The night of the election I went to bed about 9:30 PM (Eastern) after telling my son that Trump was “pulling away”. The channels I sampled were keen to say “no surprises” had yet occurred based on their predictions of who would win or lose in this city, that state. But they also broadcast the down-ballot races from time-to-time at the bottom of the screen in silent text. I began to notice the pattern of incumbents, mostly Republicans in the Rust-belt, holding on to their seats after only 5% to 15% of the votes were counted. It was clear enough to me Clinton would lose and Trump had unexpectedly long coat-tails despite the way many prominent Republican leaders had distanced themselves from him. Although I drew my conclusions intuitively, I could see Michael Moore’s outline for a Trump path to the White House was becoming a fact and the momentum was evident.
It is now 48 hrs after the election results were declared. The pollsters are still making apologies and offering convoluted defenses for how good their models were but how unconventionally Trump and the voting public behaved. They don’t say “black swan”, but that is what they hint.
Republicans who once shunned Trump are donning his puppet strings (if he will let them). Those already in his thrall are in the queue for the next installment of The Apprentice. He is the piper who calls the tune, the DJ who sets the beat.
The Democratic Party is still trying to put a good face on a candidate and a campaign that was outmaneuvered and rejected for being both artificial and smug.
Then there is the “Why do we have an Electoral College between the Oval Office and popular vote anyway?” refrain which seems to come up after every election I can remember.
Recrimination and self-recrimination have to burn themselves out. The panic and the fear promoted by this extraordinarily bitter campaign will burn out despite the demonstrations in the streets. The post mortem is already reflecting the smoother, soothing sound I heard today: “Oh, you know voters always vote against an incumbent president’s party if he has been in office for two terms–regular as clockwork! They just want change! It’s just the way Americans are.”
I predict the Democrats will eventually retrench but the result will be to become more Republican. There is no mystery in this. They have to. They are subordinate, have no imagination, have compromised their power and their principles, and are the subject of intense ridicule. They are far from home and whistling in the darkness.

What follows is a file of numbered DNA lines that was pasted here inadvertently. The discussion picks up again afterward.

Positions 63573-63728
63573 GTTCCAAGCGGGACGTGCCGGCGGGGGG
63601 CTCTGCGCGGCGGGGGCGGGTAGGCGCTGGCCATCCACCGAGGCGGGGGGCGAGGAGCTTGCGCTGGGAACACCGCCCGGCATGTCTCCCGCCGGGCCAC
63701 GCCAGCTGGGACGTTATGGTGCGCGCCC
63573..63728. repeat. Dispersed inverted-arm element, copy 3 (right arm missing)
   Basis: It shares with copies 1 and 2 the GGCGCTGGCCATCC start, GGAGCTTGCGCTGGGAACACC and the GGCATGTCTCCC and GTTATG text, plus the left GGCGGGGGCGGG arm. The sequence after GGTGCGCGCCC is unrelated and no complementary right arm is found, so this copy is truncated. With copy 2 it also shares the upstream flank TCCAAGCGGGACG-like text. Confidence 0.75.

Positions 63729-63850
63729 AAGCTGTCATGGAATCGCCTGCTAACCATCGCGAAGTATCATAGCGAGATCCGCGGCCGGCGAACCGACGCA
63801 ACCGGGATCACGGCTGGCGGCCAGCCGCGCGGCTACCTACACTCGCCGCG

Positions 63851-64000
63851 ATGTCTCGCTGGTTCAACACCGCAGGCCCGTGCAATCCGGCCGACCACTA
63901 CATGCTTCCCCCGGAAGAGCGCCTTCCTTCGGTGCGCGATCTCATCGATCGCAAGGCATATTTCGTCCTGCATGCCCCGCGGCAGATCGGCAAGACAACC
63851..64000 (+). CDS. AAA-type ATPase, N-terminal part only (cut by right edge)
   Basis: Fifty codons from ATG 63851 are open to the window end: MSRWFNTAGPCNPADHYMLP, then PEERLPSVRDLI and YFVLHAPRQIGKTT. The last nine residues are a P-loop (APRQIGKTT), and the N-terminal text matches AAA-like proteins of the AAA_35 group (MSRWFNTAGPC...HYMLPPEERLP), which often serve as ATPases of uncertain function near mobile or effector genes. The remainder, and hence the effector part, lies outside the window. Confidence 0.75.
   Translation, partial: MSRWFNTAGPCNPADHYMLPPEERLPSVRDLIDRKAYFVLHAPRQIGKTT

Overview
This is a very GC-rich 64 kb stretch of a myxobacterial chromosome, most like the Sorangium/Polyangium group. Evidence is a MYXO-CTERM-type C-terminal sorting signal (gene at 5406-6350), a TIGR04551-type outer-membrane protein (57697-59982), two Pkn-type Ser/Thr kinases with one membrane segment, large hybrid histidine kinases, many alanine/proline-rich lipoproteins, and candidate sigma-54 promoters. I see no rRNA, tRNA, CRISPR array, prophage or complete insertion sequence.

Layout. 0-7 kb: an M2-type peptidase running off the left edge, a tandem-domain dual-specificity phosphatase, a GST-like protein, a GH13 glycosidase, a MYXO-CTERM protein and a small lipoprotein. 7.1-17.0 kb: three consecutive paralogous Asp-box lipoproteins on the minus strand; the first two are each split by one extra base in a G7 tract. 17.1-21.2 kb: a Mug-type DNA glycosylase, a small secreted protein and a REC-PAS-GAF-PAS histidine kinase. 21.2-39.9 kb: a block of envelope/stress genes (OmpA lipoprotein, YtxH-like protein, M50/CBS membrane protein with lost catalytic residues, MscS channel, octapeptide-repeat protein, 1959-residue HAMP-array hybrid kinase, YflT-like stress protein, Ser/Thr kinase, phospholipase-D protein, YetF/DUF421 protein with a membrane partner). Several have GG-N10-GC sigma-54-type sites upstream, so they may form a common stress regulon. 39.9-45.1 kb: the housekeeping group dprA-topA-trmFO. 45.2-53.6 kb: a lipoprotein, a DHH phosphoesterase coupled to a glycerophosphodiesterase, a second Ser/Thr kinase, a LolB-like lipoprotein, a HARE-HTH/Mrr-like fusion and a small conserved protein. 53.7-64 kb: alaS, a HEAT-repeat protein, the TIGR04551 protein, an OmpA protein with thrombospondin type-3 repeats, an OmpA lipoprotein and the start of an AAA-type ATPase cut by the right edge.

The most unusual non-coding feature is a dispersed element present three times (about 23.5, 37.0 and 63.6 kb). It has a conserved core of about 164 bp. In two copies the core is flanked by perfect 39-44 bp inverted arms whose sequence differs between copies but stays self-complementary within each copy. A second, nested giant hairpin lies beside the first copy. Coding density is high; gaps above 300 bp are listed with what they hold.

On the other hand, the new President is going to age rapidly like all presidents before him because he is going to do something he hasn’t done in 50 years: on-the-job training. I expect Trump will delegate the hard work to Pence as a result and reserve any glory to himself. His Administration will test the checks-and-balances. As the Manager-in-Chief, he will have more hands on the various levers of government power, but he does not have a mandate. That will present some issues.
Our governmental architecture is capable of withstanding a lot. ‘A lot’ includes a Civil War. Whether or not our nation was great, is great, or will ever be great again I do not know, but it does have a pretty durable structure, a strong constitution so-to-speak. We may survive, but we may not thrive. The republic is about to endure one whale of a test. We are about to see if the Founding Fathers are the geniuses they are made out to be in our grade-school history books and Broadway shows.
If you think I am doing a lot of whistling in the dark myself, you’re mostly right. I am doing my best to be hopeful. Our system was designed to prevent tyrants from governing us. I think the past 20 yrs of gridlock suggest it is still pretty resilient. I don’t know if it has ever been tested against a sociopath, but I am pretty sure it can handle it.